GA House approves continued tax break for Delta - WTVM.com-Columbus, GA News Weather & Sports

GA House approves longer tax break for Delta

By Mackenzie Patterson - bioemail

COLUMBUS, GA (WTVM) - Big breaks might still be in store for Delta Air Lines.  Since 2005, the Atlanta based company has not had to pay state sales taxes on jet fuel.  This week, amid cuts to funding for things like the HOPE scholarship and hikes in insurance rates for state workers, the Georgia House passed a bill continuing the tax break for Delta.

Georgia House Bill 322 gives the airline a break on sales tax for jet fuel calling for a $20 million break for 2012 and $10 million exemption for the following year.  This is not new to Delta though.  The company's first break was in 2005.  But, opponents said things looked a little different then.  That year, the Atlanta Journal Constitution said the airline suffered a $5 billion loss.  But, last year, the company had more than $1 billion in profits.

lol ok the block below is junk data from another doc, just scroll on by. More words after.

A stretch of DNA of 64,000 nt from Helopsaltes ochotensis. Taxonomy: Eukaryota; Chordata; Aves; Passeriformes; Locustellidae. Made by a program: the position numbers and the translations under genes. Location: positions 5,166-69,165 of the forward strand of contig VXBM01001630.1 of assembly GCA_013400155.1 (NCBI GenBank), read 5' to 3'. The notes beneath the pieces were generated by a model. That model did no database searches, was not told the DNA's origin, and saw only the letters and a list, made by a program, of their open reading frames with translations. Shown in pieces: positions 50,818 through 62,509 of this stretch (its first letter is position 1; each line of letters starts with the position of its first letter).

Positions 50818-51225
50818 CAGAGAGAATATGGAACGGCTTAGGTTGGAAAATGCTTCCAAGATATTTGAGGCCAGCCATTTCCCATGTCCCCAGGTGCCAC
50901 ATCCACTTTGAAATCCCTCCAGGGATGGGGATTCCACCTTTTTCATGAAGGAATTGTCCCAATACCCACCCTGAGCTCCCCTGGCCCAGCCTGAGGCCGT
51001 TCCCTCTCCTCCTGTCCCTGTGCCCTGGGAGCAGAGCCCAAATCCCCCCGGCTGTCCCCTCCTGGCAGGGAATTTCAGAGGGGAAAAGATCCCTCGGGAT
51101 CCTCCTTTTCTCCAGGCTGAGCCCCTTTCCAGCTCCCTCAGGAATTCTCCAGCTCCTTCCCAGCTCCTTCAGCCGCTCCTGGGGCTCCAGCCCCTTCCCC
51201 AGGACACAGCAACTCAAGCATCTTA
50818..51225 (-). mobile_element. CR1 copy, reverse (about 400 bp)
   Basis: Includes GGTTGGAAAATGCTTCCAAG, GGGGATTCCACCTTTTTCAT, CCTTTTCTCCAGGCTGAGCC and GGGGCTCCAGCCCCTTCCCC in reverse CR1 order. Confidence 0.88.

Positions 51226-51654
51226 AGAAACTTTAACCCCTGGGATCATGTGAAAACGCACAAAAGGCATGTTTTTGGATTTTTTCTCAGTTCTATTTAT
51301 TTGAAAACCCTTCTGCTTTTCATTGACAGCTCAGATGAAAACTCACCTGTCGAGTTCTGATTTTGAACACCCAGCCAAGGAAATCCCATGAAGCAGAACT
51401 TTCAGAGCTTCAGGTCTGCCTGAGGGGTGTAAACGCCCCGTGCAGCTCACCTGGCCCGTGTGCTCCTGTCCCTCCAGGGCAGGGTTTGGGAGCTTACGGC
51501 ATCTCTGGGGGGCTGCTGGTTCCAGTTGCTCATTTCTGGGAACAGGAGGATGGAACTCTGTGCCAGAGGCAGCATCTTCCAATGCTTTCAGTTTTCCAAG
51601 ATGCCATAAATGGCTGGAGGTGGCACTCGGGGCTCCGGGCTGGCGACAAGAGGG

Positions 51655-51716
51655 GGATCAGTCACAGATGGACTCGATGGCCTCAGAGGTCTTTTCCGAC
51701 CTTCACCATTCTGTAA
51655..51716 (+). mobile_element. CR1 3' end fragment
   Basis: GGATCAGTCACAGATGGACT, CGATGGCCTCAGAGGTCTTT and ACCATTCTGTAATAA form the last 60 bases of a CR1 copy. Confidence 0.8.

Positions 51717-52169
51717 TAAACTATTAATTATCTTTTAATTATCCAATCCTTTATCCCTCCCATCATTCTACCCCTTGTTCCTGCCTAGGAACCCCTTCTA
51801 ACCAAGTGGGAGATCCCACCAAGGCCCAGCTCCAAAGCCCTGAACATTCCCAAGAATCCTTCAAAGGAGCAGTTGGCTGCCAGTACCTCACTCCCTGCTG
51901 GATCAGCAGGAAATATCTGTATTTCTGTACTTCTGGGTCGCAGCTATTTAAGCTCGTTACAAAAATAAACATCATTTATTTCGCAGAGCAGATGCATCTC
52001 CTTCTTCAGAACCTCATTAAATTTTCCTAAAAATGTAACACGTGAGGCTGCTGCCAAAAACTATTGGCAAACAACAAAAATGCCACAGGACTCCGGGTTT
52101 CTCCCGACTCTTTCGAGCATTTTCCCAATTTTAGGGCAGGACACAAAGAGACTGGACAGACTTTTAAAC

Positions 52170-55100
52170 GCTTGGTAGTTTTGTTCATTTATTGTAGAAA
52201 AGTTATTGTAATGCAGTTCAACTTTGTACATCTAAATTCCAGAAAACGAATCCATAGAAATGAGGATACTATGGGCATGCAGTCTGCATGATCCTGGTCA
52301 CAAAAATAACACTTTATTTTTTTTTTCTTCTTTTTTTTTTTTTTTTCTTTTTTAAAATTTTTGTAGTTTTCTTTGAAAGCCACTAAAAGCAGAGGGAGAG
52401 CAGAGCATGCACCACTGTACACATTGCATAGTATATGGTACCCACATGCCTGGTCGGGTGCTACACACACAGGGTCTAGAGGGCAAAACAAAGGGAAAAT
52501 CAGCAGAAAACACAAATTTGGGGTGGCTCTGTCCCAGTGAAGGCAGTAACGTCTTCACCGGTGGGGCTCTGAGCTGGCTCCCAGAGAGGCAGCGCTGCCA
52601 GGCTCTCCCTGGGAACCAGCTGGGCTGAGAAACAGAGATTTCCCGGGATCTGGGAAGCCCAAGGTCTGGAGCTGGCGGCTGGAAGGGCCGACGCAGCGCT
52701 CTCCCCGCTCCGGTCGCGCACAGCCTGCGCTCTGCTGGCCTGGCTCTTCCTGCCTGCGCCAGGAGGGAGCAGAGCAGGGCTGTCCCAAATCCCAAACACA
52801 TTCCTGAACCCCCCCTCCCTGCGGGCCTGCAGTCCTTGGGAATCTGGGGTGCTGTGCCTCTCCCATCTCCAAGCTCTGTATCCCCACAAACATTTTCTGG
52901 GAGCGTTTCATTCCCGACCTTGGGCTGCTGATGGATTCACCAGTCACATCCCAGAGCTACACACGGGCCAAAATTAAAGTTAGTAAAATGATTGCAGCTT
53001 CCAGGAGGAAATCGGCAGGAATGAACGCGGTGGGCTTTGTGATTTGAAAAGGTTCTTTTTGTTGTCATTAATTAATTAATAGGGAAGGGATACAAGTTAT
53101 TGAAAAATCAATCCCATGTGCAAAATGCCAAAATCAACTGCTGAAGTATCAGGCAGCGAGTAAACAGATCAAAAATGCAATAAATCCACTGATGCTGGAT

Georgia House Representative Richard Smith, R-Columbus, voted in favor of the bill.  He said even with the profit change, there is still an economic investment for the state.

"Money they save they will invest into other aspects of their business.  So in a round-about way, you may still get back that sales tax because every time they go buy something they pay sales tax on it," said Smith.

Supporters, like Smith, believe the bill is important to keeping Delta and all its 27,000 workers calling Georgia home.

"They can pick up their headquarters and move their headquarters anywhere they want to in the United States, and those other states would welcome them there," said Smith.

However, the company's roots are buried deep here.

Delta started in Macon in the early 1920s as a crop dusting business and moved to Atlanta in 1941.

According to the AJC opponents to the bill said this and Delta's recent contract with Hartsfield-Jackson Airport would keep the airlines in the state even without the tax breaks, but supporters like Smith say the argument can go both ways.

Smith explained Kia and NCR had similar tax breaks as incentive to move headquarters to Georgia.  he says legislators are working on the Capitol to eliminate sales tax exemptions, like Delta's, by 2014.

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